The conflicting political results of the past month in Europe—with parties of both the left and the right scoring gains at the expense of centrists—seem to stem more from an eruption of voter unhappiness than a clear political realignment in one direction or another.

Even with those differences, a common inheritance of Western values binds us to our European allies. A recovery of the West’s vitality, strength, and self-confidence depends first on a recommitment to those values.

It also depends on leadership, and here again, the situation is dispiriting. The recent Group of Seven summit, an annual gathering of the leaders of the Western world’s seven largest industrialized democracies, brought this void into sharp relief. The conservative Italian Prime Minister Georgia Meloni seemed to be the only leader there with vision and conviction. Not surprisingly, she is also the only G7 leader who enjoys broader support at home, as well.

Her six G7 counterparts—President Joe Biden, Canadian Prime Minister Justin Trudeau, British Prime Minister Rishi Sunak, Japanese Prime Minister Fumio Kishida, French President Emmanuel Macron, and German Chancellor Olaf Scholz—are all quite unpopular at home and face difficult electoral prospects in the coming months (now a past-tense concern in Sunak’s case). As a group, they provide an unflattering contrast to G7 summits of yore that featured Reagan, Thatcher, Kohl, Mulroney, and Japan’s Yasuhiro Nakasone—giants all.

This week, several of these current leaders are reconvening in Washington, D.C., for the NATO summit. The stakes are very high. Not only does the transatlantic alliance need to address its domestic failures on border security and the economy, but it also faces growing peril from the international security threats posed by dictatorships in Russia, China, and Iran. While there is never a good time for the U.S. president to be beset by senility, Joe Biden’s evident incapacity comes at a particularly perilous moment for the Western alliance.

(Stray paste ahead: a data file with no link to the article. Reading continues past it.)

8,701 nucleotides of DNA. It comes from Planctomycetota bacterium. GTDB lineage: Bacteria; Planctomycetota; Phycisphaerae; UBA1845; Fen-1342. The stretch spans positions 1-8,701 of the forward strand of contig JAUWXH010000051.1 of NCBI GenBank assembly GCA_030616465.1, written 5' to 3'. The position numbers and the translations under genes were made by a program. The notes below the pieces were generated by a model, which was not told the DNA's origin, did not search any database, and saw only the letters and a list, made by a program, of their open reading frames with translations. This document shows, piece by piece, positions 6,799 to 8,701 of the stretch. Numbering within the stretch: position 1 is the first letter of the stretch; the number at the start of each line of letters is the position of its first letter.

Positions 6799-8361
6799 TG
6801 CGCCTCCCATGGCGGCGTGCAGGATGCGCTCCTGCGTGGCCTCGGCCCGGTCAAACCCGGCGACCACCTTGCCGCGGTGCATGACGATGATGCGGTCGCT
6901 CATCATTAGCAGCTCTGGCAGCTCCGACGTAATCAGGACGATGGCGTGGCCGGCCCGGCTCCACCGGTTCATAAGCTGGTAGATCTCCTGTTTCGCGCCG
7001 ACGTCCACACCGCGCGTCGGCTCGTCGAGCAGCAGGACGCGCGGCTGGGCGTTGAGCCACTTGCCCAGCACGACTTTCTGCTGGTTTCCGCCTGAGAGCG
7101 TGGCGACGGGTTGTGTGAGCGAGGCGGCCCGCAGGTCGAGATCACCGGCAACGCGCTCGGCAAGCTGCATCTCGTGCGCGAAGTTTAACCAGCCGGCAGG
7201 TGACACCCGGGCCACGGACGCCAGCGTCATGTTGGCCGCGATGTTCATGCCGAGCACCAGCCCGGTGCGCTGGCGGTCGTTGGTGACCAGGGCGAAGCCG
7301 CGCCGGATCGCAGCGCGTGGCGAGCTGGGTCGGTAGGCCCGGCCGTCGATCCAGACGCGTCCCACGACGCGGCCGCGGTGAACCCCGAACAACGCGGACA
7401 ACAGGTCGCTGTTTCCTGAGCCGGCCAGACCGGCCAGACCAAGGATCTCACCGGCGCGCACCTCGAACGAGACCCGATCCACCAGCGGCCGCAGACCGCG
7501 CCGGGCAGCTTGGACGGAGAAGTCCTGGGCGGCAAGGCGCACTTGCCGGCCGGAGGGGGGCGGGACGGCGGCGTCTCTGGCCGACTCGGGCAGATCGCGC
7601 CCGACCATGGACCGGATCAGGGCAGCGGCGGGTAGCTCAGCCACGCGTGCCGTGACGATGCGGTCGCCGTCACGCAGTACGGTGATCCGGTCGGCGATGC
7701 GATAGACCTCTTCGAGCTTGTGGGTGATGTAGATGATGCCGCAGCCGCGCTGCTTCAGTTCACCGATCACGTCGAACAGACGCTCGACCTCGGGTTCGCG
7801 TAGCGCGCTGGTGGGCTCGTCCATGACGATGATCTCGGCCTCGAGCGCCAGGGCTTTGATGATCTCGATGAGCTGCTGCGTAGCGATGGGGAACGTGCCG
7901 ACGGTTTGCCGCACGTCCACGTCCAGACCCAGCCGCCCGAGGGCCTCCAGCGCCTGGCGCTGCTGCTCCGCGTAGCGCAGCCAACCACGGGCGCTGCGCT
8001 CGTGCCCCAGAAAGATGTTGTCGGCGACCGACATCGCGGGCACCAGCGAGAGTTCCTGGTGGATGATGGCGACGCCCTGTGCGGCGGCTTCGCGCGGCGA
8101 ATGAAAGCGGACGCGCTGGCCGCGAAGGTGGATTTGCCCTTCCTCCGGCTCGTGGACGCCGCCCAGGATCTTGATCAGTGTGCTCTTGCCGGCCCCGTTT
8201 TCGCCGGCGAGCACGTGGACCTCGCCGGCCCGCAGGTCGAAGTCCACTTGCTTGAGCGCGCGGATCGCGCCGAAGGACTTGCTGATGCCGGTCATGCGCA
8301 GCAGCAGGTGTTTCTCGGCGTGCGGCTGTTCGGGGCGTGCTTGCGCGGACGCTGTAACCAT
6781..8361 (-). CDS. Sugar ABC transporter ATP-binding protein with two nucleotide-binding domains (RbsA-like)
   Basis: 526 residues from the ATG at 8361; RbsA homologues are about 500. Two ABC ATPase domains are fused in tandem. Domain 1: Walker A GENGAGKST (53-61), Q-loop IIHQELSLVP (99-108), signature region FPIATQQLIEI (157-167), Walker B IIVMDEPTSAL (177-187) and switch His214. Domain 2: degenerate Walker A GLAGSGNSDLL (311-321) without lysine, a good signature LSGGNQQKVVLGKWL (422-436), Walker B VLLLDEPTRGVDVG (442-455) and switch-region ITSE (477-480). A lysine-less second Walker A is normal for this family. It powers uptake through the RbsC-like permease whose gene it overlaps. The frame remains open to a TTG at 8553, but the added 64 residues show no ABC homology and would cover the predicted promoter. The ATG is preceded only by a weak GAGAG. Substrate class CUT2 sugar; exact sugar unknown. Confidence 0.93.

For Christians, this troubled political moment is an opportune time to remember Scriptural principles. First, 1 Timothy 2:1–2 commands us to pray “for kings and all who are in high positions, that we may lead a peaceful and quiet life, godly and dignified in every way.” Second, Psalm 146:3–4 warns that we “Put not your trust in princes, in a son of man, in whom there is no salvation. When his breath departs, he returns to the earth; on that very day his plans perish.”

Read together, these verses remind us that we still need to pray that our political leaders carry out their divinely ordained calling to preserve order, justice, and liberty so that we may live “peaceful and quiet” lives here on earth. And yet politics is ephemeral, and no political leader merits our ultimate hope and trust, which is reserved for our Lord in heaven alone.

William Inboden

William is a professor and director of the Hamilton Center for Classical and Civic Education at the University of Florida. He previously served as executive director and the William Powers Jr. chair at the William P. Clements Jr. Center for National Security at the University of Texas at Austin. He has also served as senior director for strategic planning on the National Security Council at the White House and at the Department of State as a member of the Policy Planning Staff and a special adviser in the Office of International Religious Freedom.